Tuesday, November 27, 2007

The Dubious Dividends of Spontaneity

February 23, 2007
I was Officially Upset last night. Only three people showed up for the first World Day of Prayer rehearsal. Since next week's rehearsal conflicts with the music festival, it is unlikely that more people will show up then. That means that recruitment of participants must continue, perhaps until minutes before we actually start the service.

When we hosted this event three years ago, we wrote letters to all the churches, asking them to pre-recruit 2-4 people. Despite a number of logistical glitches and last-minute changes, we ended up with a team of a dozen, and most of them made it to both rehearsals. The rehearsals were fun -- in some ways, better than the service.

This year time was short (for reasons beyond my immediate control), and I agreed to the more laid-back approach of issuing an open invitation to anyone who was interested. I had nightmares as a result. They didn't come true (my dreams involved a LOT of people engaged in unpredictable crazyness), but the reality was just as upsetting. It doesn't help much to know that I will find solutions in real time, and even if the result is less than optimal, life will go on. People have their own concerns, and glitches in the WDP service are unlikely to hold their attention for long. If I am hit by a bus or the earth is hit by a meteor fragment, the whole matter of the WDP will be irrelevant anyway.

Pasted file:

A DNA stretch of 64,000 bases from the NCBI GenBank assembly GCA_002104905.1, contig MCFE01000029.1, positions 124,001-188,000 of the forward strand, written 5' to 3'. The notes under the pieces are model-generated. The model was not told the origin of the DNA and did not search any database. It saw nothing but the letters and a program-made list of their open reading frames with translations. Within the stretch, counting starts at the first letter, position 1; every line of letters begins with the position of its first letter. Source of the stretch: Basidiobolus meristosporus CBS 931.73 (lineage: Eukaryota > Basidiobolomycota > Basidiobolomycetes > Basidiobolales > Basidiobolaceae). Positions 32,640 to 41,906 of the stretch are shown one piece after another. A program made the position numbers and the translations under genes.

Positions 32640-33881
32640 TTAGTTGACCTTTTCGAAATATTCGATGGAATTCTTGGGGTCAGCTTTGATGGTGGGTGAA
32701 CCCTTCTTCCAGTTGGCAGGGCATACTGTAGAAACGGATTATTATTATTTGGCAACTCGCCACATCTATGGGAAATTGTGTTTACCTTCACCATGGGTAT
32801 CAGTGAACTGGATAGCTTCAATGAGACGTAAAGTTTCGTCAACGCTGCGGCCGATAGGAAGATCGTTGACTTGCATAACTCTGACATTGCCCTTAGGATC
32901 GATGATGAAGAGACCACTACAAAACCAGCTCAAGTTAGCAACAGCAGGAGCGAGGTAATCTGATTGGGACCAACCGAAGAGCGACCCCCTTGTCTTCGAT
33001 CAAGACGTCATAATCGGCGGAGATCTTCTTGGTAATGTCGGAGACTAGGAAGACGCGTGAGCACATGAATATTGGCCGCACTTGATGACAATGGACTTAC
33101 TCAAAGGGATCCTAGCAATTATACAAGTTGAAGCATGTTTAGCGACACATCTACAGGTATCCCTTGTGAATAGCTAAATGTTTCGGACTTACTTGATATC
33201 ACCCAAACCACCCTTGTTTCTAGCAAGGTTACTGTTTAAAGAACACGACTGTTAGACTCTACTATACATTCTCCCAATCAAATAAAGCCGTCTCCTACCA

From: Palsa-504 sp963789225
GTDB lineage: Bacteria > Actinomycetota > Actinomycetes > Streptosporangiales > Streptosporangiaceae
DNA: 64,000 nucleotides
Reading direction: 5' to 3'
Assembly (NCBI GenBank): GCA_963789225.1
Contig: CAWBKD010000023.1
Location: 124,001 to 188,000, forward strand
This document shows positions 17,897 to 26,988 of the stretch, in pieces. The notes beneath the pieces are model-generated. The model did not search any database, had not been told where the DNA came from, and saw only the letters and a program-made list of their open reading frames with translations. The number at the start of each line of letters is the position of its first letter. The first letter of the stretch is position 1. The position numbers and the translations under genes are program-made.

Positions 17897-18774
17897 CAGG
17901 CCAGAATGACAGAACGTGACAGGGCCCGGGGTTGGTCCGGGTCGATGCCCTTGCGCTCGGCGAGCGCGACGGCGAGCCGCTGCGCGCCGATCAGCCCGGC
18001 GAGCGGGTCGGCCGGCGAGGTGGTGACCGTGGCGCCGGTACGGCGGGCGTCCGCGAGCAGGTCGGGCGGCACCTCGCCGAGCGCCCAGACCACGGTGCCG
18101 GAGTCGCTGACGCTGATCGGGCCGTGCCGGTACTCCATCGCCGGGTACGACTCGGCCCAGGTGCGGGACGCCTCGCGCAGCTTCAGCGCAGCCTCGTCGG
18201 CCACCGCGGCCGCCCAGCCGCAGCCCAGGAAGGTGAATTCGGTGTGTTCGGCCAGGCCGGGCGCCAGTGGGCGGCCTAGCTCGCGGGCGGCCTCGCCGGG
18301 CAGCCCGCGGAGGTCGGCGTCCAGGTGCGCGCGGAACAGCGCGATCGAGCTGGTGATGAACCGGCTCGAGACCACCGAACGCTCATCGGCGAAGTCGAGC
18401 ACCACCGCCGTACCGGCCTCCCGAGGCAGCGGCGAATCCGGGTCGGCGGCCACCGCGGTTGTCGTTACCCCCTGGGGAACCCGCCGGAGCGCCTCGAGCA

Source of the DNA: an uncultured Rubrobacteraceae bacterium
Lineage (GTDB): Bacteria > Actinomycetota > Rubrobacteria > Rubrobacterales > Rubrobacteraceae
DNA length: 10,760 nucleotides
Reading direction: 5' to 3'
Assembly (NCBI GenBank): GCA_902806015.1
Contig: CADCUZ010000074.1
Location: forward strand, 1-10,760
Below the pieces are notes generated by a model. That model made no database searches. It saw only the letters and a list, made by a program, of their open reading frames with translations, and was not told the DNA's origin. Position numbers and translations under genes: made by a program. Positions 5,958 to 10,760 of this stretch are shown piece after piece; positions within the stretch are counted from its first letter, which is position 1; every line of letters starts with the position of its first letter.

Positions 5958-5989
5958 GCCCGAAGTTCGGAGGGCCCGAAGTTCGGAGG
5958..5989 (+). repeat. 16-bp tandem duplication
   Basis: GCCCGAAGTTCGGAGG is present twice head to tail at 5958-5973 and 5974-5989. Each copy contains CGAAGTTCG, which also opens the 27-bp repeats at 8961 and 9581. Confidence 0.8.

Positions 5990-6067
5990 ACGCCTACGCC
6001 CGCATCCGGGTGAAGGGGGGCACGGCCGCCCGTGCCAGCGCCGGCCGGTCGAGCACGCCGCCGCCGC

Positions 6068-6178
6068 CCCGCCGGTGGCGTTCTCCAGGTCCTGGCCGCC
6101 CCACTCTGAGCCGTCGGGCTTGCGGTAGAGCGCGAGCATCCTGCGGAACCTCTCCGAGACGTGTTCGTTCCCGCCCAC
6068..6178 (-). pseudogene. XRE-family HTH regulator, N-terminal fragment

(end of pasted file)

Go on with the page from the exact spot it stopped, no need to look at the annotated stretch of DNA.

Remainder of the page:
Nonetheless, I like to get things right, even if I'm the only one who cares. In order to function effectively, I need structure, commitment, and practice, practice, practice.

This morning, I could feel that I was starting to lose my grip, so I named today a Designated Day Off/Mental Health Day. No structure or commitment -- I just do whatever I feel like in real time. Some of those days turn out to be surprisingly productive. I am more creative outside Shouldville.

Soon after I got up, I decided to phone my mother. Her Topic of the Day was the infant Residents' Council at her independent living facility. She went to one meeting, read the minutes for the others, and decided to have nothing more to do with it. "I feel like somebody is trying to recruit me into the Nazi party." That is an extreme way of saying that she is tired of being structured, and certainly doesn't want to be committed. She wants to live in the Now and let things unfold. No more practice. No more taking orders. No more teamwork, co-operation, or deferment of desires. Unlimited opportunities for sleep. She was over-controlled for much of her life, and was overtly cheerful and compliant about it, but inside, she was always fighting back.

As I was listening to her, I realized how much of my own struggle is inherited. I automatically resist restrictions on my impulses, even while I recognize the value of structure. I want to be in charge, but I don't want the responsibility thereonto appertaining. I admire teamwork, but I hate that I can't control the rest of the team. I want to be spontaneous, but a lot of things I value can't happen on the spur of the moment. I want to be fettered by no one's stupidity but my own, but I get bored playing by myself.

I can nurture both aspects of my personality. What I want to eliminate is the energy-draining inner battles. No matter what I do, some nasty, pleading, or choked voice inside insists that I should be doing something else.

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